India has an incredibly long and rich history – so long and rich that it’s hard to know where to start. I spent 8 months living in India during 2015-16, and tried to visit as many historical sites when I wasn’t working; especially sites related to colonial history, a particular interest of mine. Among them were, roughly in order of things-worth-seeing:

  • The Taj Mahal – the number one stop on everyone’s India list, and for good reason. Don’t miss it.
  • The Cellular Jail in Port Blair, Andaman Islands. Off the beaten track for most tourists in India, this grim colonial prison (now a museum) was where the British sent Indian political prisoners, far from the mainland in the middle of the Andaman sea.
  • Ross Island, Andaman Islands. This one’s a real gem. This bizarre, tiny island, just a short boat ride from Port Blair, is a jungle of abandoned and overgrown houses once home to British residents of the Andamans. It’s uninhabited now, so a day trip there involves exploring the relatively recent ruins of the British colonisers’ attempts to recreate their own town and culture in this distant spot of land.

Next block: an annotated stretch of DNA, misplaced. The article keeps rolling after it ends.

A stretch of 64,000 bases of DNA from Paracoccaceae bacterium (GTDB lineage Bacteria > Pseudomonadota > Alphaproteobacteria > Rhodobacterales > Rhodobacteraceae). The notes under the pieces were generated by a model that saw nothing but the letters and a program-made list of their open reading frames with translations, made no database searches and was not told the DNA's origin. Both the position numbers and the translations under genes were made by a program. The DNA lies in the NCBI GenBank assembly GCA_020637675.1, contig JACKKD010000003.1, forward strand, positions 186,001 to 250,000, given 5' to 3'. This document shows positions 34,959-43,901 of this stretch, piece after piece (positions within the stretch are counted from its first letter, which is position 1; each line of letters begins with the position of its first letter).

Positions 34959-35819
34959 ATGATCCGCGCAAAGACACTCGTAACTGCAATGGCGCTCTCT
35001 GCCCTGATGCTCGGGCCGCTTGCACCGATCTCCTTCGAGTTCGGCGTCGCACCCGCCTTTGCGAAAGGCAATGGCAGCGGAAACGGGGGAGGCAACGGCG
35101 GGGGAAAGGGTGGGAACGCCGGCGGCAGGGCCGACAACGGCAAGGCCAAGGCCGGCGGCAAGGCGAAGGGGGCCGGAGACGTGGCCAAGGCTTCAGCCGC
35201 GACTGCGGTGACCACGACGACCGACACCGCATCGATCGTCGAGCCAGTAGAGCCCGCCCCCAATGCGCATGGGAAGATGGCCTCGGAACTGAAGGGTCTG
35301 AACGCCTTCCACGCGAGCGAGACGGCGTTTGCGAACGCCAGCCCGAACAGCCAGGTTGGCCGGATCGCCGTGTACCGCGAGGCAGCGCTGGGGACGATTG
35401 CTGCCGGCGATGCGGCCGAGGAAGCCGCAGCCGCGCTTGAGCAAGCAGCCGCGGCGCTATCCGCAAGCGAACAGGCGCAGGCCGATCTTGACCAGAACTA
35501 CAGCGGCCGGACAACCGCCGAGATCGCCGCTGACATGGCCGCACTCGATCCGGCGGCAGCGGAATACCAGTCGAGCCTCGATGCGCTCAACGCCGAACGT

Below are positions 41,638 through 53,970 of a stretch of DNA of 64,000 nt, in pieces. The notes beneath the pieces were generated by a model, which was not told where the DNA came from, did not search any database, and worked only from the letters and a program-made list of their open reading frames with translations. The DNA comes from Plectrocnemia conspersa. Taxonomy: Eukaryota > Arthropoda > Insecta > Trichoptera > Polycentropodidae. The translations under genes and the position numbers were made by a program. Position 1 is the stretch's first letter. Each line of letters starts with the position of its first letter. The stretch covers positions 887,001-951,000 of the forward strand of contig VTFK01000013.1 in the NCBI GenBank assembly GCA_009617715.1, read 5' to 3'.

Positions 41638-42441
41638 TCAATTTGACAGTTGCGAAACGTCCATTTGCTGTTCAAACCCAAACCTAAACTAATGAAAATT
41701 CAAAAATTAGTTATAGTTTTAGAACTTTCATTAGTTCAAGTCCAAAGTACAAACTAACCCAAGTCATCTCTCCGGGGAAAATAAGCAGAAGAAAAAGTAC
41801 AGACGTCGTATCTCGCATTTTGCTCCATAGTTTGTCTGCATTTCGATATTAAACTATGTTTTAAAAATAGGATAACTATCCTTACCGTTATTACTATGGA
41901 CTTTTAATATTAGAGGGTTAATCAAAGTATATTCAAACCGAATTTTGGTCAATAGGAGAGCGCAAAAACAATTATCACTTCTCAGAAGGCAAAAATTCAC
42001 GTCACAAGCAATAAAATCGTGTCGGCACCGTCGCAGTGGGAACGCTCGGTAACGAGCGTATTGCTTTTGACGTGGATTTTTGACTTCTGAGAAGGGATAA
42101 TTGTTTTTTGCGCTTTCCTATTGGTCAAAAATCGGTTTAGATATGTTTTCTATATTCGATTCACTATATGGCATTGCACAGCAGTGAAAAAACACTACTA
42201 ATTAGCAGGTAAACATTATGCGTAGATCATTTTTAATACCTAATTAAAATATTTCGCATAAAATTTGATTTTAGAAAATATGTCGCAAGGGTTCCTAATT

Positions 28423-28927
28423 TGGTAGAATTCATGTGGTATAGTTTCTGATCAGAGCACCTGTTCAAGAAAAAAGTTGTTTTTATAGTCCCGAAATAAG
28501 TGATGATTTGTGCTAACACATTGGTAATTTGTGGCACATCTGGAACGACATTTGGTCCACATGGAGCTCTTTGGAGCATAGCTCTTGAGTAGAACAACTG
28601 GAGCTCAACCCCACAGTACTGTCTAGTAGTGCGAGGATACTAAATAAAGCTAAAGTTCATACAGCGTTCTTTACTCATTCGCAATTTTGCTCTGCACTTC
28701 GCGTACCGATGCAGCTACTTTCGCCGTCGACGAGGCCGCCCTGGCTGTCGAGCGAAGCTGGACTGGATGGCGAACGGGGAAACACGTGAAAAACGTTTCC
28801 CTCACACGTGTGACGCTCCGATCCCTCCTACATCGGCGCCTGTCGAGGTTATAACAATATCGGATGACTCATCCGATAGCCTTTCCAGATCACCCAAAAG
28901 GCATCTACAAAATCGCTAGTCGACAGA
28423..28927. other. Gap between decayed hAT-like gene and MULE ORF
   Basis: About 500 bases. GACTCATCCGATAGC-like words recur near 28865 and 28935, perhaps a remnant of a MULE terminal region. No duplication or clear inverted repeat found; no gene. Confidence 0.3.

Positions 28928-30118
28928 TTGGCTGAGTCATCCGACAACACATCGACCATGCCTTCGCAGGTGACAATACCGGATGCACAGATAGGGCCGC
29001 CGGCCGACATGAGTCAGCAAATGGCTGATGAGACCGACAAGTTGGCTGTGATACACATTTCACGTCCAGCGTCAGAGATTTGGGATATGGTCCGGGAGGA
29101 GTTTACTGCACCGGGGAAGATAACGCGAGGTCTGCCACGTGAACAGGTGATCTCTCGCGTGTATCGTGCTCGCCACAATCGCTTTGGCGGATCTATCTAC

• Hampi: a UNESCO World Heritage Site, Hampi’s sprawling ruins were once the capital of the Vijayanagara Empire. Now a tiny village but definitely on the new hippie trail, Hampi is home to my favourite temple in India and its resident elephant Lakshmi. It’s a little hard to get to, six hours by train to Hospet from Goa, but it was one of my favourite places in India.
Anna Hampi
  • Jallianwala Bagh, the site of the “Amritsar Massacre” and one of the worst atrocities in British colonial history. In 1919, British Colonel Dyer open-fired on a crowd of unarmed civilians in a walled-in square, killing hundreds if not over a thousand. It marked a major turning point in India’s fight for independence from Britain, and it is well worth a visit if you are near Amritsar.
  • The desert kingdoms of Rajasthan: impressive forts rise out of the Thar Desert in this state in northern India, where princely kingdoms dominated before India’s independence.
  • Shimla, the former summer capital of the British Indian empire. This pretty hill station is now a popular holiday destination for north Indians in both summer and winter, but the old Christ Church, mock-Tudor library and “toy train” still feel undeniably British.
  • Ooty, an old British hill-station in South India, is much less visited than nearby Munnar. It is a packed and hectic town but contains curiosities recalling its British past – the main square is called “Charring Cross” (with two “r”s) – set in the stunningly beautiful Nigiri hills. It also has a totally charming and wonderful steam train, the Nigiri Mountain Railway, which is unmissable if you visit.
  • Mumbai: Gandhi’s house (Mani Bhavan), the Gateway to India and the Taj Hotel are all markers of India’s very recent colonial past.
Wall-art in Udaipur